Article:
53?!? And 6-8 weeks of PTO? WOW. Talk to any IT Developer, 50-100 hours per week. Average, easily 60. I was in Accounting & Auditing and averaged 55 hours (60+ for month, quarter, & annual closes). In IT, averaged 55; 100+ for deadlines. As an IT PM, 50-70 hours. 15-20 days PTO + 10 holidays.

And no, that does not count the hours spent on further education, certifications, and air travel for clients. And in the consulting world, not seeing home Monday to Thursday. Yes, our salaries are higher, 50k starting and growing to 80k+ over 5+ years, but considering the hours, I think comparable to teachers.

Just because you personally and possibly your industry are overworked doesn't mean you should belittle how hard teachers work. Why are you putting in so many hours anyway? In a school the (good) teachers put in extra time out of the love of teaching and their desire to see their students succeed and the teachers are overworked because there's not enough money to hire extra teachers.

Is IT really an important enough job to be putting in 100 hours per week? That's 14 hours/day 7 days/week during crunch time!! Are you at least getting OT or ST for those extra hours? You might be doing it out of love for your job but your manager and company are doing it because they love you putting in ~1.5 people's worth of work for 1 person's pay.

Re:Teachers (2)

codepigeon (1202896) | more than 2 years ago | (#41224333)

Are you seriously complaining that teaches ONLY work 53 hours a week? Are you sick in the head?

You seem to making the argument that working 50-100 hours per week should be the goal of every Citizen. Screw that. I want to enjoy life with my family. You can work your 100hrs/week. Enjoy that heart attack at age 45 and leave teachers alone.

Re:Teachers (1)

Belial6 (794905) | more than 2 years ago | (#41227925)

No, he was pointing out that the previous poster was lying about teachers being the poorest paid and having the longest hours. You are a good example of why honest discussions don't happen concerning education. Lies get told, and when the lies are called out, people like you try to shift the focus of the conversation with straw man arguments in an attempt to make it look like the person who called out the lie is being mean to teachers.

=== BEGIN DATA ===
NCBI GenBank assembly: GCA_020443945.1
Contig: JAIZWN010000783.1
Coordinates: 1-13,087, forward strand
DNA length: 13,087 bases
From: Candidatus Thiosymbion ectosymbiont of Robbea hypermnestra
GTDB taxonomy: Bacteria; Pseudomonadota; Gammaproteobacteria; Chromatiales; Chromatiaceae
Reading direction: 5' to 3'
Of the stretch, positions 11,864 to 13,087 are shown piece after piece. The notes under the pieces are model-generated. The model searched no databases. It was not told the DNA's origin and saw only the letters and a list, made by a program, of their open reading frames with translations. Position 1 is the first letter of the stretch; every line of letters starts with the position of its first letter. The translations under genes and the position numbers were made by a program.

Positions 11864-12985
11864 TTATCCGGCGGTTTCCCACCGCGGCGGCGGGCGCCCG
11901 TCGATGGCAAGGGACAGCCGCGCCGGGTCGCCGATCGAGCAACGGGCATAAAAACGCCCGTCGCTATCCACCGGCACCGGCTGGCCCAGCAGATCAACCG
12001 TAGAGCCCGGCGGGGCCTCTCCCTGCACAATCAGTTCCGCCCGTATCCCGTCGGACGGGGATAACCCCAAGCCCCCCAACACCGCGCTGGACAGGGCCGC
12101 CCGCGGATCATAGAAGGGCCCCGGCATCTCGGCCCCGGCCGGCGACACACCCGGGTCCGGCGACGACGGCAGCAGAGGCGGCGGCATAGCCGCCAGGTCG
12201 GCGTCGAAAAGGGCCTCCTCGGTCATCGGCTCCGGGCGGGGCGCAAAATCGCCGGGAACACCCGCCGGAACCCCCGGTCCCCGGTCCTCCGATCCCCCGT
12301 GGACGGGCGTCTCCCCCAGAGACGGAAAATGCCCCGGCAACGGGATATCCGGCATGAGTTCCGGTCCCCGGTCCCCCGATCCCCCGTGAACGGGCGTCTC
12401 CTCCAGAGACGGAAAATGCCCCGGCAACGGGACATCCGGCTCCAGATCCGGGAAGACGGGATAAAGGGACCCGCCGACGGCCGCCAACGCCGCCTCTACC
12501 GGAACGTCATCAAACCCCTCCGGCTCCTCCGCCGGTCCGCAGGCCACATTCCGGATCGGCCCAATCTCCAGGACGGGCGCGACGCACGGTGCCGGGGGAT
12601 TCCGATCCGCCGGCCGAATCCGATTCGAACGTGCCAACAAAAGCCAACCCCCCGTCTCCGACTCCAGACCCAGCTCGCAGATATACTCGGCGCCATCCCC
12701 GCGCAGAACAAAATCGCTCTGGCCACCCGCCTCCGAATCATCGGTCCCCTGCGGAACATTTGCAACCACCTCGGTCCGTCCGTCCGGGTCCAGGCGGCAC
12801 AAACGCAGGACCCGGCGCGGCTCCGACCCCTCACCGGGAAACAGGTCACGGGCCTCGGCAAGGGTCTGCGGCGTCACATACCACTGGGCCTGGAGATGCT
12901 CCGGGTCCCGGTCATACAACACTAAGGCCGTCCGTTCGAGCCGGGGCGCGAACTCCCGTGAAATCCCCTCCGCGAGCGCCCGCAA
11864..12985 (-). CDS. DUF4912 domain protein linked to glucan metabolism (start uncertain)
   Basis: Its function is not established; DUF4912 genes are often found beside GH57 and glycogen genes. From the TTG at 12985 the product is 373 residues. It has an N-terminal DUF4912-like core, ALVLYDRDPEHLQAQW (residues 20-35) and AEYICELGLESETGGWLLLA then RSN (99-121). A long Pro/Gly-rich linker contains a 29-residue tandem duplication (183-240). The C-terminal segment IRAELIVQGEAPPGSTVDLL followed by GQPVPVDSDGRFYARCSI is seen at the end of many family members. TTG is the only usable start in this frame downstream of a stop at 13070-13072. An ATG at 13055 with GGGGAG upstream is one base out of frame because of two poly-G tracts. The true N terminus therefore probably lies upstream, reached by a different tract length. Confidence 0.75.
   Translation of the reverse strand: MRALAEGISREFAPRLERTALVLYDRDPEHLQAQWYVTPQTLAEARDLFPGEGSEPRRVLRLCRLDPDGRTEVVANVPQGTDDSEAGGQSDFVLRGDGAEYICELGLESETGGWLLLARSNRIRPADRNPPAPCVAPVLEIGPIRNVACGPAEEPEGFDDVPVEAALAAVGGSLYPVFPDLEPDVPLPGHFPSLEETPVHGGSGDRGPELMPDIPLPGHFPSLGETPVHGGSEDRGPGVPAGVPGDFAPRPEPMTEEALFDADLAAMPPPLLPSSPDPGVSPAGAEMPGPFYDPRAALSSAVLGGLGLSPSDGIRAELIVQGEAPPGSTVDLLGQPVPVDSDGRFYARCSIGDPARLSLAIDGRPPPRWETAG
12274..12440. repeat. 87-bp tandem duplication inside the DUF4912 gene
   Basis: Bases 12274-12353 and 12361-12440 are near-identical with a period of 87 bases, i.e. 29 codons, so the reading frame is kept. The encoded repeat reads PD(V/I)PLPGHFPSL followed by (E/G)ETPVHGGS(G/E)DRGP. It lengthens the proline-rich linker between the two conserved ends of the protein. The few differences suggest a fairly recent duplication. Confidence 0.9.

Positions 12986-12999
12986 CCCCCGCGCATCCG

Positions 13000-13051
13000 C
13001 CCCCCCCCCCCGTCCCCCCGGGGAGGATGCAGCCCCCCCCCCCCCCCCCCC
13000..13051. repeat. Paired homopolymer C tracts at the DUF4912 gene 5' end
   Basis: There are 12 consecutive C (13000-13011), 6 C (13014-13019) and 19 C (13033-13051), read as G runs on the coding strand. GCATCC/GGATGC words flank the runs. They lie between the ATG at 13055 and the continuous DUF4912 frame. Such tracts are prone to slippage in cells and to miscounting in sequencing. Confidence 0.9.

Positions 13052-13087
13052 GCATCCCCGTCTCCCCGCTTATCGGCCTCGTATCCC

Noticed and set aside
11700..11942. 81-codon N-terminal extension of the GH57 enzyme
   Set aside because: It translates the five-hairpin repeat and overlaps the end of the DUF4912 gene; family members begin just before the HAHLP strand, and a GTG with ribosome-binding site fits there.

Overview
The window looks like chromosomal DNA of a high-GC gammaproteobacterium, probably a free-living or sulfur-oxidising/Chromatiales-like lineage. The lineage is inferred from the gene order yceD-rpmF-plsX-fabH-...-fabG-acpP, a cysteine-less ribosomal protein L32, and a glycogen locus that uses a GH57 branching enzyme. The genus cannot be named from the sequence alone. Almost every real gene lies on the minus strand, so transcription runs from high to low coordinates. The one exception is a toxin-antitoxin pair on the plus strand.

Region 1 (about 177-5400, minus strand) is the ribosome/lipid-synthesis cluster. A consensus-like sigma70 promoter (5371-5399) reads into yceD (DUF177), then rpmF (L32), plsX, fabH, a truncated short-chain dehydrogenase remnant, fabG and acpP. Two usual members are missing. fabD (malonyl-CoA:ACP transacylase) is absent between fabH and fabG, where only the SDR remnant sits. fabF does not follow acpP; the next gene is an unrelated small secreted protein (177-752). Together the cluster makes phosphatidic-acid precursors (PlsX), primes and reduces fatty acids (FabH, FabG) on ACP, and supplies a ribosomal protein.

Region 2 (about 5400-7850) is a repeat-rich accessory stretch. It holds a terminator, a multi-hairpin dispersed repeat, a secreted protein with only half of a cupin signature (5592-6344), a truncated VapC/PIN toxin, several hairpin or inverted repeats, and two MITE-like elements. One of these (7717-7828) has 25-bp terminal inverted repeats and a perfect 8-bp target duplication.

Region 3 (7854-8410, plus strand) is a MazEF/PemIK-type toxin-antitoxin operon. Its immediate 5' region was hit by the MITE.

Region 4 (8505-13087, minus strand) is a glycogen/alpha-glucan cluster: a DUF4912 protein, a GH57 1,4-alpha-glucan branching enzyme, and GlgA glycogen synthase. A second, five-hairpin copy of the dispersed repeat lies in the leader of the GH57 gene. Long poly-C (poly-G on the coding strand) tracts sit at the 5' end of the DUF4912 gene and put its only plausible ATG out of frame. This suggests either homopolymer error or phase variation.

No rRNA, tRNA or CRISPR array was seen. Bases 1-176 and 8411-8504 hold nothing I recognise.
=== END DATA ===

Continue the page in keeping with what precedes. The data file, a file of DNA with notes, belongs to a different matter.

Re:Teachers (1)

Seraphim_72 (622457) | more than 2 years ago | (#41225745)

Why is this modderated +4? Its sources are crap.

"Poorest Paid Professional? Google: http://www.teacherportal.com/teacher-salaries-by-state/ [teacherportal.com] [teacherportal.com]"

  Yeah, here is a group I am going to trust. Who owns the site? Oh an ad company. What three colleges are on their site, oh, on-line for profits. Yeah, no bias there to drag the numbers up.

Heres one to try: MYTH: Teachers make just as much as other, comparable professions. [nea.org] It says:

"FACT: According to a recent study by the National Association of Colleges and Employers, the teaching profession has an average national starting salary of $30,377. Meanwhile, NACE finds that other college graduates who enter fields requiring similar training and responsibilities start at higher salaries:

        Computer programmers start at an average of $43,635,
        Public accounting professionals at $44,668, and
        Registered nurses at $45,570."

Don't like that? Try this:

"The average salary for full-time public school teachers in 2010–11 was $56,069 in current dollars (i.e. dollars that are not adjusted for inflation). In constant (inflation-adjusted) dollars, the average salary was about 3 percent higher in 2010–11 than in 1990–91. " nces.ed.gov [ed.gov]

"Average HOUSEHOLD income? Google: http://en.wikipedia.org/wiki/Household_income_in_the_United_States [wikipedia.org] [wikipedia.org]"

Now for Google, yeah lets look at that average Household. in 2003 (horribly old as shit data) Households with a person with a professional degree was $100,000 so our average teacher has a spouse making ~$44,000 which means in general the spouse has either a Bachelors or a Masters. What a shock, two college educated people make good money - the horror

"And 6-8 weeks of PTO?"

This old saw? Try 6-8 weeks of unemployment where you are STILL doing your job to get ready for the next year.